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Here’s a quotation from an op-ed (The Climate Majority) from the NYTimes on June 8.

Large majorities (of those surveyed) opposed taxes on electricity (78 percent) and gasoline (72 percent) to reduce consumption. But 84 percent favored the federal government offering tax breaks to encourage utilities to make more electricity from water, wind and solar power.

So voters don’t want taxes. . . . but they want tax breaks that would have to be funded  . . .  maybe at least partly by taxes.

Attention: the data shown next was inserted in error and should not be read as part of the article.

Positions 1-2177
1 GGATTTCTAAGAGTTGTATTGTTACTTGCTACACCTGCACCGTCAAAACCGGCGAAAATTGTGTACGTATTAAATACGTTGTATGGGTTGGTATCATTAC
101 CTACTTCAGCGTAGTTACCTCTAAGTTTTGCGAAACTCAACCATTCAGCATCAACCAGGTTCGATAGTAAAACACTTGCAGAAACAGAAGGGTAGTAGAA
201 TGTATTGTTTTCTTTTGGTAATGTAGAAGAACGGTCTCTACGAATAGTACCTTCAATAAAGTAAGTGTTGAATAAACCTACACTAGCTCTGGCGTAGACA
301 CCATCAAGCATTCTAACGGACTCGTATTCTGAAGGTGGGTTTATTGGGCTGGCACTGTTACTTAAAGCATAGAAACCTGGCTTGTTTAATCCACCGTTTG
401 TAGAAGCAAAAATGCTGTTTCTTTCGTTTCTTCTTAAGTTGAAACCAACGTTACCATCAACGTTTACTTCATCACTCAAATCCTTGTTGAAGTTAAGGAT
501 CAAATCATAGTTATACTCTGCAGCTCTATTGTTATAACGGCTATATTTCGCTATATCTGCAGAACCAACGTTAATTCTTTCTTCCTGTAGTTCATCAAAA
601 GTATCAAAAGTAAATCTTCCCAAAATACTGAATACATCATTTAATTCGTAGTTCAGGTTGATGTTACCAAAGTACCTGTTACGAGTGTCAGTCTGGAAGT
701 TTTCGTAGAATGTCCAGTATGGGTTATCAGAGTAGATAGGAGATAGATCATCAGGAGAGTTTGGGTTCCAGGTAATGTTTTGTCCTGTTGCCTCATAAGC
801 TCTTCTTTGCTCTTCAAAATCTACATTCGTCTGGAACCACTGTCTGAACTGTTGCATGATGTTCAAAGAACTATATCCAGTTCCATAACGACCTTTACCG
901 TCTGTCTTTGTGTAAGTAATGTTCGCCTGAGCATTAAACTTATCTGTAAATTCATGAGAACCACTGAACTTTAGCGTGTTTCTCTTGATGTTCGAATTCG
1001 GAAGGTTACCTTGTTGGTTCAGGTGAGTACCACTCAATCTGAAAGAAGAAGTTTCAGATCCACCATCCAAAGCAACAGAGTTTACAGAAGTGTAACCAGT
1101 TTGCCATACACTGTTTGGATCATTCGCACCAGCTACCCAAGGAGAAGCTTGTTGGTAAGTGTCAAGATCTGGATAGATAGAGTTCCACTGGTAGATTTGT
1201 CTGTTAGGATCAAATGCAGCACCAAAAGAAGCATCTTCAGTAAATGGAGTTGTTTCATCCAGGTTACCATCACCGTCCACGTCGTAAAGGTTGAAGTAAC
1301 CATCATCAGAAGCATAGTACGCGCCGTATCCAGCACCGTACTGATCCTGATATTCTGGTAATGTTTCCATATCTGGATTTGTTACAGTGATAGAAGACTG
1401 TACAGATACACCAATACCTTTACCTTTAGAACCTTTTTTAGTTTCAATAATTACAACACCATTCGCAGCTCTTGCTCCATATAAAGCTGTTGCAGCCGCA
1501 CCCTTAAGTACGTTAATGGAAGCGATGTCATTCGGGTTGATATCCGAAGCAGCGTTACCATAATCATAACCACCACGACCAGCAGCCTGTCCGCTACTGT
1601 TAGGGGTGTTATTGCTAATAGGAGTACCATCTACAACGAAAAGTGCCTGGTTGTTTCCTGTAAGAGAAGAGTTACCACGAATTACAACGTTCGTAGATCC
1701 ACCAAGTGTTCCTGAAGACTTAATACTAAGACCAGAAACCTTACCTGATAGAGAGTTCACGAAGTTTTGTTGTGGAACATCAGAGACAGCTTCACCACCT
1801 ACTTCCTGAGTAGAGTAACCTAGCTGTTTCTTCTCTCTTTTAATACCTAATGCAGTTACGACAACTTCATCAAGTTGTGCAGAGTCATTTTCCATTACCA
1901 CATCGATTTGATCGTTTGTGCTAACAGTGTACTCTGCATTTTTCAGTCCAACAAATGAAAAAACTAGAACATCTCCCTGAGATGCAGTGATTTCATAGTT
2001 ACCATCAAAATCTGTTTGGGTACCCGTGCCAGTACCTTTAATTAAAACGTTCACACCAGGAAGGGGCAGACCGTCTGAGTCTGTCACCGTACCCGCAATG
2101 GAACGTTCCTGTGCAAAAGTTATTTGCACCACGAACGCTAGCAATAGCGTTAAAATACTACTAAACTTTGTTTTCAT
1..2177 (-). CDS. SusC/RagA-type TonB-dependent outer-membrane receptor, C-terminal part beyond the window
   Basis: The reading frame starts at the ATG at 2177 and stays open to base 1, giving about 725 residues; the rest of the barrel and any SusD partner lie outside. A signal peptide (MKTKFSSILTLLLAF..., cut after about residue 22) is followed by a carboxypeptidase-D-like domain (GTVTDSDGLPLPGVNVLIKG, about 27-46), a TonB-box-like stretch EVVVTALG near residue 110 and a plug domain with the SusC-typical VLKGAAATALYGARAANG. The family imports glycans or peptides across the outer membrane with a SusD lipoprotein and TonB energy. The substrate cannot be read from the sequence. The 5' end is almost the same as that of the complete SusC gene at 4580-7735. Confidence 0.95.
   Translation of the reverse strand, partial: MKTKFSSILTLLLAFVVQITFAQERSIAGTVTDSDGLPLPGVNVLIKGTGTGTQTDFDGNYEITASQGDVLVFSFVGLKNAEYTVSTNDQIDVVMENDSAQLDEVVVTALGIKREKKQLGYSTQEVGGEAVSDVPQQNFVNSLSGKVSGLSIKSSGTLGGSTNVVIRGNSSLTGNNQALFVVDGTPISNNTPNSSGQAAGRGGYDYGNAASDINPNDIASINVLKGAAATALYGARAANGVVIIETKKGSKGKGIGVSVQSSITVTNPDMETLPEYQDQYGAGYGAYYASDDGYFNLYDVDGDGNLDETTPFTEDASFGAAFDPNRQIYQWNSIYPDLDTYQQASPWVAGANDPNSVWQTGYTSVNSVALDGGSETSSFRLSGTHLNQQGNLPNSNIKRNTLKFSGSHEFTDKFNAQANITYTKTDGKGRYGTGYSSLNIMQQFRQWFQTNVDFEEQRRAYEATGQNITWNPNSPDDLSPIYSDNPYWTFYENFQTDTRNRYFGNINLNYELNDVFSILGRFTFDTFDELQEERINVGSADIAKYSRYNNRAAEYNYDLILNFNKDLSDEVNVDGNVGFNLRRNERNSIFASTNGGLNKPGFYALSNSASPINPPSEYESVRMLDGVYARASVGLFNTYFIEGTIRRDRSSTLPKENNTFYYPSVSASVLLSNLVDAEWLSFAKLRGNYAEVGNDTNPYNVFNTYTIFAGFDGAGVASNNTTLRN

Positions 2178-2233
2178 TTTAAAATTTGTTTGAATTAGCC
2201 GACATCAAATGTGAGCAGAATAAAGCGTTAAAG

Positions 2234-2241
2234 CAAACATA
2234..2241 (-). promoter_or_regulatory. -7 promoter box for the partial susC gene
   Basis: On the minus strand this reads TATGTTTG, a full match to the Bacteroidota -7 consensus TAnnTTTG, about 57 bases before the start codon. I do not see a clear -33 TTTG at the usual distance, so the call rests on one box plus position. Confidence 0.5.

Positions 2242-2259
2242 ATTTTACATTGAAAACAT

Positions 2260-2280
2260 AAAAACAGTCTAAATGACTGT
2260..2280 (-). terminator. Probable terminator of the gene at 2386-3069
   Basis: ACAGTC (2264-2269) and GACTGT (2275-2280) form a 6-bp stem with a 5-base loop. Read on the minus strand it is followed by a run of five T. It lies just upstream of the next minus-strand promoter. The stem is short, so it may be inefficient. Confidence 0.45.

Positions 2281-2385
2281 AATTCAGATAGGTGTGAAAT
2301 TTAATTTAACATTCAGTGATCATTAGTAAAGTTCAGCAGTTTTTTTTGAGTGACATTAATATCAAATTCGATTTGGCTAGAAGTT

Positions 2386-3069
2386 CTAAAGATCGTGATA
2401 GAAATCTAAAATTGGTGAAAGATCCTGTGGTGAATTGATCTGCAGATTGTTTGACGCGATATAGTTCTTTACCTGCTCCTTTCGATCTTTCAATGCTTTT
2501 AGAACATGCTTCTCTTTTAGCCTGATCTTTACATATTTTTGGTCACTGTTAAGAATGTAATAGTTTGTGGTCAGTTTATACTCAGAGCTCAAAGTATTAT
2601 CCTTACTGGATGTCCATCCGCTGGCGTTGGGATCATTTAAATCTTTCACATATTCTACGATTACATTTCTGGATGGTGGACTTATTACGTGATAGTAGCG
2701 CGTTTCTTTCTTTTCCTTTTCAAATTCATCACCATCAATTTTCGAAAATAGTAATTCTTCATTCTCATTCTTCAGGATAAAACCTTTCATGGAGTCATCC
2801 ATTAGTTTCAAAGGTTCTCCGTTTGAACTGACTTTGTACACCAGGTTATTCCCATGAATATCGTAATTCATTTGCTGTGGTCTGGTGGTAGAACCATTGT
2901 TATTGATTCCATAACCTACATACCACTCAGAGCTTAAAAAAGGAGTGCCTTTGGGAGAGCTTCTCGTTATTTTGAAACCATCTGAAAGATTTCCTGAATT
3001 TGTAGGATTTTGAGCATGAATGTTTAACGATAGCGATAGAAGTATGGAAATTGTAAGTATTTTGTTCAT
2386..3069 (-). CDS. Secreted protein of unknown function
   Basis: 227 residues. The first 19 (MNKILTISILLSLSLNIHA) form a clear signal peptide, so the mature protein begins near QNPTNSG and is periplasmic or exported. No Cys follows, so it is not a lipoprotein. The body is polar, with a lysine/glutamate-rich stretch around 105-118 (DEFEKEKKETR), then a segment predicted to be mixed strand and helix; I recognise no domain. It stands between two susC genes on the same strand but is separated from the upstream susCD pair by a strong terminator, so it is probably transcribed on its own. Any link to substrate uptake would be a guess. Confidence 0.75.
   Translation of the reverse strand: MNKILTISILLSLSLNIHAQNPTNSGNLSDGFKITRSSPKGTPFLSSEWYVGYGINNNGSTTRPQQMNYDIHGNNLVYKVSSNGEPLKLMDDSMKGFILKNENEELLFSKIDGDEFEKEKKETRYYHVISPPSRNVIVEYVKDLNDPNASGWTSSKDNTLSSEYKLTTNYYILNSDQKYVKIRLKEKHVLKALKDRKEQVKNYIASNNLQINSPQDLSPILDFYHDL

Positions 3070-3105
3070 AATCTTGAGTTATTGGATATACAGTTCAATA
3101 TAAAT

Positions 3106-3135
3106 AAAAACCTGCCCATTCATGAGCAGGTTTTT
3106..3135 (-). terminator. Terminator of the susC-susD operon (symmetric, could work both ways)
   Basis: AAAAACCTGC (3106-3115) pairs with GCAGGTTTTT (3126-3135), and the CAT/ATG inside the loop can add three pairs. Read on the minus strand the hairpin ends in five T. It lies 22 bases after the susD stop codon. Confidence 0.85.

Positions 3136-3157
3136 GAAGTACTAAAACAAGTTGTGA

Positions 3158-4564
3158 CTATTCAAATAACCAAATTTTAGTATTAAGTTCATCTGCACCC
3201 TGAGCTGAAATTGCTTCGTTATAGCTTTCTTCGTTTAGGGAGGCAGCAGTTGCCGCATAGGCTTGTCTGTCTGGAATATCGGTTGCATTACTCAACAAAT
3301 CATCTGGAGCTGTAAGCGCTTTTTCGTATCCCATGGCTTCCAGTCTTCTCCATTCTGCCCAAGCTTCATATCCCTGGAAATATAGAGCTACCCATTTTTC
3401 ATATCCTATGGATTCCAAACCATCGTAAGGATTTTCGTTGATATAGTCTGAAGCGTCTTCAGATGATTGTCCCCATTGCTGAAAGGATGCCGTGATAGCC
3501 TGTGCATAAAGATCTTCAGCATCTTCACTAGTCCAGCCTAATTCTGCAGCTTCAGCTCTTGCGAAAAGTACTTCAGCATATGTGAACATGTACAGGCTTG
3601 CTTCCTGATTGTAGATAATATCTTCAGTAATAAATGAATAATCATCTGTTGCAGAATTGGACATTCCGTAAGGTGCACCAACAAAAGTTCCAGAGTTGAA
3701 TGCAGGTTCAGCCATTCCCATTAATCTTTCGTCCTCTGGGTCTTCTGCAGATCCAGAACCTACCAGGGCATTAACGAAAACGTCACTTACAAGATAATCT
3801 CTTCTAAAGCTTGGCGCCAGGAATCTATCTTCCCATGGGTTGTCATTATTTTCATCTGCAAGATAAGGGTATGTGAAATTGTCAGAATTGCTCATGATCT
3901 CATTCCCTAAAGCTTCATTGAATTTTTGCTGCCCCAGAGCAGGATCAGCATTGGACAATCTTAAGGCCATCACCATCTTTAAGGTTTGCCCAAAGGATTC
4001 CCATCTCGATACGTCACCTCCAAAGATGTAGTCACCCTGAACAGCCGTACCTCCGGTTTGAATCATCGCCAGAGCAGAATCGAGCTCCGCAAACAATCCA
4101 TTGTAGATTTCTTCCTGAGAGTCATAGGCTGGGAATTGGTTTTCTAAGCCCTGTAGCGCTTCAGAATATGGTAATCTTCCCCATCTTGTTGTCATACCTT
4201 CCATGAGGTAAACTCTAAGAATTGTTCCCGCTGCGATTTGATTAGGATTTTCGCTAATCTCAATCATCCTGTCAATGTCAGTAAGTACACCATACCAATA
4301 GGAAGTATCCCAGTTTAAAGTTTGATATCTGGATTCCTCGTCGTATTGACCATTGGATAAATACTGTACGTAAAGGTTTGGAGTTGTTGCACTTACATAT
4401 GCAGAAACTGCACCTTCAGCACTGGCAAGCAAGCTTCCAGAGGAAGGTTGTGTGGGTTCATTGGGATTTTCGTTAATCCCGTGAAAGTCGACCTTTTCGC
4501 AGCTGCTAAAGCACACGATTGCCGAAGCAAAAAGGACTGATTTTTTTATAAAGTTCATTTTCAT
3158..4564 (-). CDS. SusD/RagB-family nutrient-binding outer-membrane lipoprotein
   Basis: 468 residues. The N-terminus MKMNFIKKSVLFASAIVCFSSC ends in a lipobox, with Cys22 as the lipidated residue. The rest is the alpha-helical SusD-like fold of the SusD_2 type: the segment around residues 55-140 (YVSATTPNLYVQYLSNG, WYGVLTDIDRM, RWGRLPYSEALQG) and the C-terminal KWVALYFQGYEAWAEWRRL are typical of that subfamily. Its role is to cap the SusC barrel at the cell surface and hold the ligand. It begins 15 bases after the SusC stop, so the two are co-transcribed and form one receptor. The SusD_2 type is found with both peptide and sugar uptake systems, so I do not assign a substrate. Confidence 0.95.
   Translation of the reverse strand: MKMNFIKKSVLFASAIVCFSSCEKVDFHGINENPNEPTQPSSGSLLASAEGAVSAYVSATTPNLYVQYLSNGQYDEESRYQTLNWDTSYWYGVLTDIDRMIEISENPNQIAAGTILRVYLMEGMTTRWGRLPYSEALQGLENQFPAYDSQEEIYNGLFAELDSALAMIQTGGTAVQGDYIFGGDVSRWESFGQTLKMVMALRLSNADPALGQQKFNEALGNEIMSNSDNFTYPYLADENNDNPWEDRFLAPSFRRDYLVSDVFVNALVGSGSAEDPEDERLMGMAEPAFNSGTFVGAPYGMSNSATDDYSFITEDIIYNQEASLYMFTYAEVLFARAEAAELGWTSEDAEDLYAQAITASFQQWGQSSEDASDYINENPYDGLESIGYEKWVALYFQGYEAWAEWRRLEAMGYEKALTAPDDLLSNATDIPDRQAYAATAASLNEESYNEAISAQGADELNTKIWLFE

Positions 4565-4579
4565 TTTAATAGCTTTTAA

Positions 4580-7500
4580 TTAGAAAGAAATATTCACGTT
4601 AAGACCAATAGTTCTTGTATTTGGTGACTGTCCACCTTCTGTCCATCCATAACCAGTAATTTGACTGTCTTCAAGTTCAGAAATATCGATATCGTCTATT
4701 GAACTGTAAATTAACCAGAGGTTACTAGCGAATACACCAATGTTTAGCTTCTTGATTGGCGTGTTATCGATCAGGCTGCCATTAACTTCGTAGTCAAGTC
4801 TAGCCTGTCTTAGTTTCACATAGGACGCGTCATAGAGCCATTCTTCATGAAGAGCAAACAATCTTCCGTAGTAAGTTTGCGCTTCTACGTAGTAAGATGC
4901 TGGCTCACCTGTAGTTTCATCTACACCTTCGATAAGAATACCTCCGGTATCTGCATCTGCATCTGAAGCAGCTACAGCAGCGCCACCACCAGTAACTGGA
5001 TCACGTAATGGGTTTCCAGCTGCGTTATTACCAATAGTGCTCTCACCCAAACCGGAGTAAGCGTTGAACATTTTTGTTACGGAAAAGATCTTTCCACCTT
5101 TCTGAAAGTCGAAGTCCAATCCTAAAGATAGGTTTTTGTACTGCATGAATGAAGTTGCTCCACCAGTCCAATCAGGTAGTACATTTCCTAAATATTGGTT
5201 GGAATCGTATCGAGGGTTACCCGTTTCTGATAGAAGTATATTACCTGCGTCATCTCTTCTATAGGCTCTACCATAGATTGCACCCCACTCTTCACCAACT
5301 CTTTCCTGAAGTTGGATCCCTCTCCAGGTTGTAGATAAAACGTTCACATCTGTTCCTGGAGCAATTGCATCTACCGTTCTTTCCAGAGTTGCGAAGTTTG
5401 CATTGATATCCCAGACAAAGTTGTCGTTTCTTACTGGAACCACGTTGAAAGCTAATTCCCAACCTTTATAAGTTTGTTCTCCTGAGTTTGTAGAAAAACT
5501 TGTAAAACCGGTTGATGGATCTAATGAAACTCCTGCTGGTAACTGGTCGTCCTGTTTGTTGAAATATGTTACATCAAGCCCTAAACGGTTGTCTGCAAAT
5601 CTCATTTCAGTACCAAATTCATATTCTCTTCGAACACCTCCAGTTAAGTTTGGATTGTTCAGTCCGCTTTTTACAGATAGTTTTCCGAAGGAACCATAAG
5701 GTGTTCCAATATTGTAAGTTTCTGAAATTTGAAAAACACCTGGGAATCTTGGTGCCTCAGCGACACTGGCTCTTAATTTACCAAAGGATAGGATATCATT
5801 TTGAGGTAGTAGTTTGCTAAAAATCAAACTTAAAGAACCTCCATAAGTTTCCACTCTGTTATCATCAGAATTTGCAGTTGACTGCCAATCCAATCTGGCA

Is it that people don’t understand economics (that a carbon tax would bring lowest cost “efficient” emissions reductions with minimal burden on consumers and taxpayers, and by the way could be entirely remitted back to taxpayers on a per capita basis or via reductions in the payroll tax)?  Or is that economists don’t understand people?  As David Wheeler (an economist and amateur psychologist) notes, people prefer doing something positive and supportive to doing something negative and penalizing. . . .

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CGD blog posts reflect the views of the authors drawing on prior research and experience in their areas of expertise. CGD does not take institutional positions.